Today’s post is an essay on a timely theme, with Clean Monday around the corner. Guest writer, Michelle Rinehart, mother of four young children and a sister of ours in Christ from St. John the Baptist Orthodox Church in Warren, Ohio, considers the deeper spiritual implication in a well-meant but perhaps overused phrase. To visually illustrate the theme, we’ve chosen the icon of the Nativity of Christ, in which we see both the sober joy of childbirth and motherhood and the foreshadowing of death (the manger tomb).
It is nearly impossible to be on the journey of motherhood and not be offered unsolicited advice, often in the form of platitudes. Every mom likely has her own “words of wisdom” that drive her particularly crazy, but for me, nothing elicits that nails-on-the-chalkboard sentiment more than:
“Enjoy every moment; it goes so fast.”
I worked part time as a receptionist in a mental health office when I was pregnant with my oldest two sons. During that time, one of the counselors gave me a book called The Language of Letting Go. For all of the advice contained in that book, the title has spoken to me more than anything over the years.
If true loss might be characterized by deep and profound pain, suffering and grief, I think of “letting go” as being more characteristic of accepting what I am leaving behind as life changes.
“Letting go” is not so much calling-hours worthy events as much as it is watching fall melt into winter or my oldest child waving to me from the window of a school bus for the first time.
As a mother, “letting go” means witnessing time and seasons passing in a form that is most concrete and intimate: through the lens of the precious flesh and blood of my children.
Somehow, at least for me, the wrinkles, grey hairs and other aches and pains that come with aging are not nearly as gripping as, say, hearing the “moo” of a cowbell in a grocery store dairy aisle and realizing that one of my children has just become too old to ring that now.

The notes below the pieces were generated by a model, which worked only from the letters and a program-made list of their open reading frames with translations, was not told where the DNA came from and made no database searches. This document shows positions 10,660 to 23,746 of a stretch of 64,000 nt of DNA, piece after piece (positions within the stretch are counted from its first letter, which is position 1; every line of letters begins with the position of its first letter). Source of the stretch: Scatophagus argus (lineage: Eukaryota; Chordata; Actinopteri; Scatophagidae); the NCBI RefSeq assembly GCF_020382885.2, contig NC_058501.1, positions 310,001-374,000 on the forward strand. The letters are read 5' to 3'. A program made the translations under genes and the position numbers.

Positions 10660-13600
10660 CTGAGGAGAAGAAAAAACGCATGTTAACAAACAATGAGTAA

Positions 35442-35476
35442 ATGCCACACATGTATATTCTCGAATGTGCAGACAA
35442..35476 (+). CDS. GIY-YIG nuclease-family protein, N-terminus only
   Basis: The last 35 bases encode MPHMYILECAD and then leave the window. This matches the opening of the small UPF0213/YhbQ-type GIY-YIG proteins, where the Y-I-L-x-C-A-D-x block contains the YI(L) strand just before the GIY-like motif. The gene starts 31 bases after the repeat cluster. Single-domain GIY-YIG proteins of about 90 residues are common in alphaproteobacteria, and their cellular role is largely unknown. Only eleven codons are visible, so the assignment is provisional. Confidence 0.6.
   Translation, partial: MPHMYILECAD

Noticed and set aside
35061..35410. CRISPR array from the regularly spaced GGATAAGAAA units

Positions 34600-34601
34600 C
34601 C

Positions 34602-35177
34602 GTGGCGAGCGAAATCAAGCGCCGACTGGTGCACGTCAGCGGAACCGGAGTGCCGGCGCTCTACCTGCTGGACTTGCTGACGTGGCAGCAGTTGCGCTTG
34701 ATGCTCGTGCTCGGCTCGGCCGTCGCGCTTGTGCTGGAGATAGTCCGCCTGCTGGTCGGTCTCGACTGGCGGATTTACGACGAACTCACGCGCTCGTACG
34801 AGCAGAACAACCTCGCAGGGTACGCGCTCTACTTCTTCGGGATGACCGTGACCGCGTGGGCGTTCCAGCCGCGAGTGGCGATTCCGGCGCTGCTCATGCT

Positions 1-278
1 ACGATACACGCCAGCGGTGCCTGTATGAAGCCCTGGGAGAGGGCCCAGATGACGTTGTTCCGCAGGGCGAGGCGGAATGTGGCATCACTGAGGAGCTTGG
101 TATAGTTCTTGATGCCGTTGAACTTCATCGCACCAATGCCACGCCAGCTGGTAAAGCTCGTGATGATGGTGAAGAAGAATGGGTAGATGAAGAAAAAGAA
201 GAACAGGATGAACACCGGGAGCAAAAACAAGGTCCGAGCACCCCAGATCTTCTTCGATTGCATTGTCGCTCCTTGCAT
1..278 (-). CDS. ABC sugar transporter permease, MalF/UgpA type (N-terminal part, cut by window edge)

It is baby clothes that are now too small. It is a book that is now too short and simple to read before bed. It is a crib that someone doesn’t need anymore. It is my children’s lives going from lost teeth to lost innocence in what seems like the blink of an eye.
It is the mystery that in the victory of seeing a child grow up, there are more than 1000 moments of “letting go” that have gone along with it.
My husband recently told me about a practice in some monasteries where one of the monks is tasked with giving a daily reminder to the others: “Brother, we are going to die.”
The remembrance of death may seem morbid, but it has the paradoxical effect of inspiring living life fully and striving to do the things that matter. For the monastics (and really, not ONLY for them), this means a life of repentance and prayer.
I don’t live in a monastery. But, nevertheless, I have no shortage of women who pop into my life seemingly tasked with offering me a remembrance of death.
“Enjoy every moment; it goes so fast” often sounds to me like, “sister, we are going to die” as life races through its seasons toward its final destination.
“But at my back I always hear / Time’s wingèd chariot hurrying near; / And yonder all before us lie / Deserts of vast eternity…” wrote 17th century poet Andrew Marvell in his poem, “To His Coy Mistress.”
In my mind, Marvell’s winged chariot of time is often followed by a companion refrain from 19th century poet Emily Dickinson:
“Because I could not stop for Death – / He kindly stopped for me – / The Carriage held but just Ourselves – / And Immortality.”
The carriage of death will come to pick me up when time’s winged chariot brings me to its last stop.
But before I reach that last stop of letting go of this life, I am offered practice at letting go in a thousand little ways, especially as I raise my children. I am letting go of something at each mile marker as I strive to fulfill the task of teaching them how to be without me.
“It goes so fast” might be a trite platitude, but perhaps it is a palatable way of reflecting on the profound mystery of mortality and life’s transiency. When I remember that, I can let go of my frustration over hearing it so often.
Sister, we are going to die.
So don’t forget to say your prayers and hug your children.
Sister, don’t forget to stop for death…
Or, if that’s too much, maybe I will just say, “Enjoy every moment; it goes so fast.”